Hamushy’s review published on Letterboxd:
Well, I don't even know where to start on this one. Stanley Kubrick's 2001: A Space Odyssey has one of the most though-provoking messages and one of the biggest payoffs in cinematic history. Giving a brief summary of the story is barely worth it since the various acts are entirely different from one another and doesn't seem to form a coherent plot line until the message of the film is presented. The film was adapted from a short story by Arthur C Clarke called "The Sentinel" and was shot in 70mm Super Panavision, which is interesting since 70mm seems to be making a comeback because of such directors as Christopher Nolan and Quentin Tarantino.
During my recent rewatch, I watched 2001 with a friend who is not an avid film lover and to my surprise he didn't even like the film. I was equal part annoyed and equal part fascinated by this. What could make anyone dislike this film? Well firstly the slow pacing bored him and secondly he didn't grasp any of the subtext, I guess that large parts or even a majority of the modern audience needs the lame story telling technique of characters summarising the plot and underlying themes through sloppy and unnatural dialogue.
Myself, on the other hand, was seeing the film for a second time and had already fallen in love with it on the first viewing. This time I was able to get even more out of the experience since the films big revelation was already known to me, I was instead able to focus on all the details of the story and the visuals. Spectacular visuals is one of the films strong points and the slit-scan scene is still unique to this day.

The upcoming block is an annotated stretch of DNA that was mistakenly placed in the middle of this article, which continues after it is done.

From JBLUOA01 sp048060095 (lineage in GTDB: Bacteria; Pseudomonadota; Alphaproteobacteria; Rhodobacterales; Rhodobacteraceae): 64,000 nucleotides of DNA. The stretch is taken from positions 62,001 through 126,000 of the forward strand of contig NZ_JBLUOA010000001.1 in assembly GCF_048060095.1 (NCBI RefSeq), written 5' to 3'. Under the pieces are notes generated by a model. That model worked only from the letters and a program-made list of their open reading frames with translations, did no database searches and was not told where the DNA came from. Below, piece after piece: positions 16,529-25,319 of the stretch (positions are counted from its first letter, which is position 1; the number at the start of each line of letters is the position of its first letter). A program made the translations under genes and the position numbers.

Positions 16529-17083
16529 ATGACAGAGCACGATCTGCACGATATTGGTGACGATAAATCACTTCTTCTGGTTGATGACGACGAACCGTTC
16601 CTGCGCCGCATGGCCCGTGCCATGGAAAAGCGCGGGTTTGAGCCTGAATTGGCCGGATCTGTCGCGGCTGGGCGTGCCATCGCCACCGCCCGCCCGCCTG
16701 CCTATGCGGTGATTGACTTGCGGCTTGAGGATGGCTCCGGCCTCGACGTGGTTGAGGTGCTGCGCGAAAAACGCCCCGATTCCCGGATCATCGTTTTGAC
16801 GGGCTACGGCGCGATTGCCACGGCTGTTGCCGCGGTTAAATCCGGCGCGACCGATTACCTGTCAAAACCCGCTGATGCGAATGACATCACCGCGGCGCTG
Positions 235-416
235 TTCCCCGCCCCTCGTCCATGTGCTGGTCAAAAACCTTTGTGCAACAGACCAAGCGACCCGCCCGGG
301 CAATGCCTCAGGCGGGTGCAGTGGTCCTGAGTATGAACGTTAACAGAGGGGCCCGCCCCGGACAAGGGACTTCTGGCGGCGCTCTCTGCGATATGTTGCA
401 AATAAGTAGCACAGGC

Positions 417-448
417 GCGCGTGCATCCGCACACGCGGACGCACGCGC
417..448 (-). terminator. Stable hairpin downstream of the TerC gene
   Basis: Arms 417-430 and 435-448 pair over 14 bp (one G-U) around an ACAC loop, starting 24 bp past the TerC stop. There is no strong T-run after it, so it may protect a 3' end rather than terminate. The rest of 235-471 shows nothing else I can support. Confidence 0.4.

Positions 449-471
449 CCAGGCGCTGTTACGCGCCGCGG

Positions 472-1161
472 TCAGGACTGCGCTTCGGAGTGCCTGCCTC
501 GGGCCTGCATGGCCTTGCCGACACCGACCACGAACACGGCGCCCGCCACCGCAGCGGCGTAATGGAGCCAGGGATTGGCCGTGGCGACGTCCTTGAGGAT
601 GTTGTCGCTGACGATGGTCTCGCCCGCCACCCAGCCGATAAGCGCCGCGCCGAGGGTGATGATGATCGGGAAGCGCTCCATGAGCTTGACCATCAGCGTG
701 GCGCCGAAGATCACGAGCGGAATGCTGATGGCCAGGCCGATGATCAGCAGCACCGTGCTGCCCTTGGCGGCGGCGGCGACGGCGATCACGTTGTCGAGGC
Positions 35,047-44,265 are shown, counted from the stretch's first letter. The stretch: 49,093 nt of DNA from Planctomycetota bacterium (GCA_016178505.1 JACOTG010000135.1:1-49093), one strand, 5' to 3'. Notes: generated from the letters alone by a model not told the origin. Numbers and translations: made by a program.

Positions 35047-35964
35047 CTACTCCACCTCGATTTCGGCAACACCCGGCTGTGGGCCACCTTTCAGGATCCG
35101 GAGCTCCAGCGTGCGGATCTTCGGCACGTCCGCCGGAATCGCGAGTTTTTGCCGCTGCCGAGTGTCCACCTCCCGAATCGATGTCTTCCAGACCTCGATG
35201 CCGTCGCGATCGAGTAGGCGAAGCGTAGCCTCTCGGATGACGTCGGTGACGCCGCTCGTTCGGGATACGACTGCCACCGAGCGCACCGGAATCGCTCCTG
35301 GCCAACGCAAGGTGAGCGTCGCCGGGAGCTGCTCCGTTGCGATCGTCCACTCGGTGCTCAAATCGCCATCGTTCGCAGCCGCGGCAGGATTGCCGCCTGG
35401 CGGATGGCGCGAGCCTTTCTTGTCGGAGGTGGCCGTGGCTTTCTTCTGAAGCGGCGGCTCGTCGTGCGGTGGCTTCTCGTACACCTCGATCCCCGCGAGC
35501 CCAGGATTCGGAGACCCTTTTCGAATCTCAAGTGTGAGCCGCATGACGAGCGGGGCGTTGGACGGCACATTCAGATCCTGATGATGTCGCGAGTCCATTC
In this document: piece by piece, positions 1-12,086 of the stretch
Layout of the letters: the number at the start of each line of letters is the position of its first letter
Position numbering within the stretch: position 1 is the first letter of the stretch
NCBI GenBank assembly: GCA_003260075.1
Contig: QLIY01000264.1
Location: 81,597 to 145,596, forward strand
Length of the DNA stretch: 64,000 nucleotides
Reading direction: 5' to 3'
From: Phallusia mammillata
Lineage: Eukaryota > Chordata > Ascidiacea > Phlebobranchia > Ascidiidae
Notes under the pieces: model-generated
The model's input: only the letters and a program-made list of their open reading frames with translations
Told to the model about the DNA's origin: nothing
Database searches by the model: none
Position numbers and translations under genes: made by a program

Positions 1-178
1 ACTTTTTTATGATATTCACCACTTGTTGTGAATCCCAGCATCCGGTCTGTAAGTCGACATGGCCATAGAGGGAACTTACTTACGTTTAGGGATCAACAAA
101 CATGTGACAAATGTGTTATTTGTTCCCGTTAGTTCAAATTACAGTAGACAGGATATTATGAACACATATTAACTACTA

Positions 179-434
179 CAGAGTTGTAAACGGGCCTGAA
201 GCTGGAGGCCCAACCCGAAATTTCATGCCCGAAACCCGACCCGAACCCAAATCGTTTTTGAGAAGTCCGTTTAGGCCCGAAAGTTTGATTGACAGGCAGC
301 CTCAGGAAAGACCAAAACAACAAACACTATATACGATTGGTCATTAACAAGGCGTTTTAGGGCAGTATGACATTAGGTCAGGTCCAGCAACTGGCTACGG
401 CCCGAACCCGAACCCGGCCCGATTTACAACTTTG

In most films the story tends to be a vehicle which helps one or multiple characters to develop. In 2001 the characters are the vehicles which allows the story to develop and progress. The use of dialogue is minimal to say the least as most of the information and plot points are communicated through the heavy visuals. To make statements on such complex topics as evolution, technology and extra-terrestrial life in this fashion is something that only a director like Kubrick would attempt and succeed with.
fewer and fewer films have any kind of philosophical message and almost none have one that could be pondered for hours, like the one in 2001. Some may see the film as pretentious because of its structure, odd techniques and the use of classical music in science-fiction, but I don't think Kubrick had any interest in making a pretentious movie, he wanted to make something bigger, something different as well as something profound and 2001: A Space Odyssey is that and more.